Batique: Two Pianos, One Interesting Heartbeat from Dose Hermanos
A few days ago, I got an email from publicist and old friend Dennis McNally, letting me know that a small package of interest would be arriving shortly.
Really? Cool. What is it?
Bob Bralove and Tom Constanten, on a pair of acoustic pianos at Prairie Sun Studios. They call themselves Dose Hermanos. Improvisational. By the way, the pianos were in different studios. They wired up with headphones and went for it. The CD is called Batique. And (said Dennis, very simply) it’s lovely.
Hook, meet mouth.
I may be a guitar player, but my love for piano is deep and fierce and abiding. I yearn after its grandeur, its subtlety, its passion and power. I get drunk on the deepwater sonar echoes of its bottom end, and giggly from the tiara tinkle of its highest voice. A piano played properly, intuitively, from the pit of the stomach or the hidden places of the heart or groin or living memory, is like no other instrument on earth. It is, quite literally, peerless.
And this was two of them. What’s not to love?
It’s interesting that both these men are associated with the Grateful Dead. I was familiar with Bob Bralove only by name; he came to the Dead’s organisation in the late eighties, a good dozen years after the last time I had anything to do with the band or any of its members. Tom Constanten, on the other hand, had just finished up his tenure with the Dead and moved on when my journalist big sister took me to my first Dead shows in the late sixties.
So I had no associations to overcome, no baggage to shrug off, nothing beyond the fact that this was two players on acoustic pianos. My only worry, a fleeting one, was that they might sound like the Dead in some way. There are rafts of wannabes and copycats out there, slavishly trying to be carbon footprints of their idols, burying their own creativity and their own voices to achieve that. I wish them luck, but I don’t want to hear it.
No worries. Together, Bralove and Constanten have created something that sounds like nothing else I’ve heard. Batique is a work of complete originality. The creativity on display here is simply rampant.
The CD opens with three knockouts in a row, all with a different sense to them; “Appalachian Summer”, as its name makes clear, is a lovely bit of Aaron Copeland-tinged Americana. As an opener, it’s delicate and cheerful, offering you a hand down the first few steps of this particular journey. I love it to pieces.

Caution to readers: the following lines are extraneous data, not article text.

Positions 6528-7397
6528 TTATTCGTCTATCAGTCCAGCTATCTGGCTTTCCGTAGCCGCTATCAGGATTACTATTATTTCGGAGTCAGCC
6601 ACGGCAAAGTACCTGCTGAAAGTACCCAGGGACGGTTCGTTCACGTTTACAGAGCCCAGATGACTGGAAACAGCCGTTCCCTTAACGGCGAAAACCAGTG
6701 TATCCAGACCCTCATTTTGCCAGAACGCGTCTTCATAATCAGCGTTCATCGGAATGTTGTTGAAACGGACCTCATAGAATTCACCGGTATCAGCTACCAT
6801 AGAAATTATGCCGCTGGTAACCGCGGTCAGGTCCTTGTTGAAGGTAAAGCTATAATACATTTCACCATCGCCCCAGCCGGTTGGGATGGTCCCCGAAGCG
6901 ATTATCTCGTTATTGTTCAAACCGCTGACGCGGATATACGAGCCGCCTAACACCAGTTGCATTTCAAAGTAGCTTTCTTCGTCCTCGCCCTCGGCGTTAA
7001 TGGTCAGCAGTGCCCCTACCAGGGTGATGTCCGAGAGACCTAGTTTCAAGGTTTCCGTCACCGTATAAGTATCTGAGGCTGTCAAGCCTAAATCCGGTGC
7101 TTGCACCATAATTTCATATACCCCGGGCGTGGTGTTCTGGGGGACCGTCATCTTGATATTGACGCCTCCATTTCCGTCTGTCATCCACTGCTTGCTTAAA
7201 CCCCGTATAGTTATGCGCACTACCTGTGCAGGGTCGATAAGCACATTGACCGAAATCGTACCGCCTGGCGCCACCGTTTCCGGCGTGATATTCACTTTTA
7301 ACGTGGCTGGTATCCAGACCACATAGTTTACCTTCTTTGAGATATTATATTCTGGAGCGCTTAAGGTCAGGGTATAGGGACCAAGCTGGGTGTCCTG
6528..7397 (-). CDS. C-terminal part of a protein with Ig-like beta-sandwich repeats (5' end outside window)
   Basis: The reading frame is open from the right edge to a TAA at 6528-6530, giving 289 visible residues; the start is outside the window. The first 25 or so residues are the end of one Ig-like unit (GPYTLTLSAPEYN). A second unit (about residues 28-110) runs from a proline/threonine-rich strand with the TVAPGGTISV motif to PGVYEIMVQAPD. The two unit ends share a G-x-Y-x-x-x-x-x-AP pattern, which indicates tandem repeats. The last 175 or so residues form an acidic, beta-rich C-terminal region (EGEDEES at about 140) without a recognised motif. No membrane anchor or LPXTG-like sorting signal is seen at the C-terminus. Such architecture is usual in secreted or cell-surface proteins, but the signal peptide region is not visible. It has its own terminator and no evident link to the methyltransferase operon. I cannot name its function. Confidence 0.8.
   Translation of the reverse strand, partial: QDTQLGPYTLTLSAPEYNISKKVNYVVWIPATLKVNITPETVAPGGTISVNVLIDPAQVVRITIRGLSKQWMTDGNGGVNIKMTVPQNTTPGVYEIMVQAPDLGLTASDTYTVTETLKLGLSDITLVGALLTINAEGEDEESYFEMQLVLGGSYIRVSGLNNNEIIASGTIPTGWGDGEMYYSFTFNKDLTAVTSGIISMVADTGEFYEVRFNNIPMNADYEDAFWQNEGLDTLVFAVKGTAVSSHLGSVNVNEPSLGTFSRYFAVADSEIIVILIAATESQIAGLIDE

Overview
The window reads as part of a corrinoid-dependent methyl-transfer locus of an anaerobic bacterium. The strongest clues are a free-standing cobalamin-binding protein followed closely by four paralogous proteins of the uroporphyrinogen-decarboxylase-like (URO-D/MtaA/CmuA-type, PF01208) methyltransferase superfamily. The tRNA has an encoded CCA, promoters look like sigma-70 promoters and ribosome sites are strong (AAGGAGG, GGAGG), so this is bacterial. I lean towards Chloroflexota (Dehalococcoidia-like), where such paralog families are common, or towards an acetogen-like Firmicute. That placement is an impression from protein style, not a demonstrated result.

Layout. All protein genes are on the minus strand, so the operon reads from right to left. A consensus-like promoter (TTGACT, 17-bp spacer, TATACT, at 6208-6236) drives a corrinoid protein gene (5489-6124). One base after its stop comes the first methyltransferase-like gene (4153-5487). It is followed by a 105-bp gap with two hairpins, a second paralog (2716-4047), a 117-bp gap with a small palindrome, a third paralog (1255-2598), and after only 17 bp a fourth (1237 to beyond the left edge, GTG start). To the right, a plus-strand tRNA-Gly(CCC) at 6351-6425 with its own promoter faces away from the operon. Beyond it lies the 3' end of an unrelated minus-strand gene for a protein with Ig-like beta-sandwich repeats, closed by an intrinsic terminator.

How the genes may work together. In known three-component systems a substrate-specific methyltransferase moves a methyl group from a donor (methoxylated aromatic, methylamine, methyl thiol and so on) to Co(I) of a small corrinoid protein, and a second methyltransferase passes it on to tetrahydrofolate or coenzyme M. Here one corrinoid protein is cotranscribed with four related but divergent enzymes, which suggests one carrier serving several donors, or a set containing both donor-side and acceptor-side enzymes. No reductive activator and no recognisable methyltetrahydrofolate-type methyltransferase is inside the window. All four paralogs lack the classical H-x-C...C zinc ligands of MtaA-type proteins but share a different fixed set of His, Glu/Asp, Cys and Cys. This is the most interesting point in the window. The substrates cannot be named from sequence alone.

The two that immediately follow it completely nailed me. “Tokyo Dawn” has a light, slightly remote emotional depth to it. Bralove and Constanten have the cheek to follow it with a borderline frenzy of a thing called “Bollywood Pipe Dream.” All I’ll say is that the piece is very appropriately named. I went back and listened to it three times in a row. With every listen, my grin got bigger. Not taking yourself seriously is a good, good thing. “Ziegfeld Of The Tenderloin” made me just as happy, with gorgeous ripples and touches of ragtime jazz that somehow evoke girls with shingled hair and laddered stockings and pearl necklaces swinging around their knees.
There are a couple of things on Batique that didn’t work for me. That’s only to be expected – any collection of experimental music on which every track pleases is going to leave me with one eyebrow suspiciously up, and people who claim that every track appeals to them leave me rolling my eyes and thinking yeah, right. Don’t get me wrong, everything on Batique is musically excellent. It’s a question of resonance. For music to matter to me, to stay with me, it has to hit me viscerally. “Hear To Their” and “Beep Beep!” don’t. Those two hit me cerebrally, and they bounced off. Good pieces, just not for me. There’s a mention in the press materials of Karlheinz Stockhausen, and I suspect that’s what I’m hearing in the two that didn’t make it past skindeep. I admire Stockhausen’s brilliance, but I’ve never been able to feel him, and I need to feel it to grok it.
But following that, I was hit right in the heart by “Smoke Rings Of My Mind”, one of the most exquisite, yearning pieces of piano I’ve heard in too long a time. The intelligence of continuity is evident in the exuberant “Bacchus And The Nymphs,” taking me out of the longing of “Smoke Rings” and into a sunny glade somewhere. The entirety of both instruments is used here, all eighty-eight keys. There’s an interlude for a startlingly dark little thing called “Behind The Mask” – man, I love it when a piano gets ominous – and then into the rest of the album, a cascade of moods and changes of light.
I had been planning to do my usual two-listens here: the first for the wave to break over the shore, the second in headphones to see what was really up. So far, as I reach the conclusion of this article, I’ve listened to Batique five times, three of them in headphones. There’s a strong bright line between these two players, almost visible in the connections made over wired headphones in two different rooms. That line is tangible, evidenced in the feeling behind the music, and the way it makes me feel.
Batique can be purchased through CD Baby or iTunes.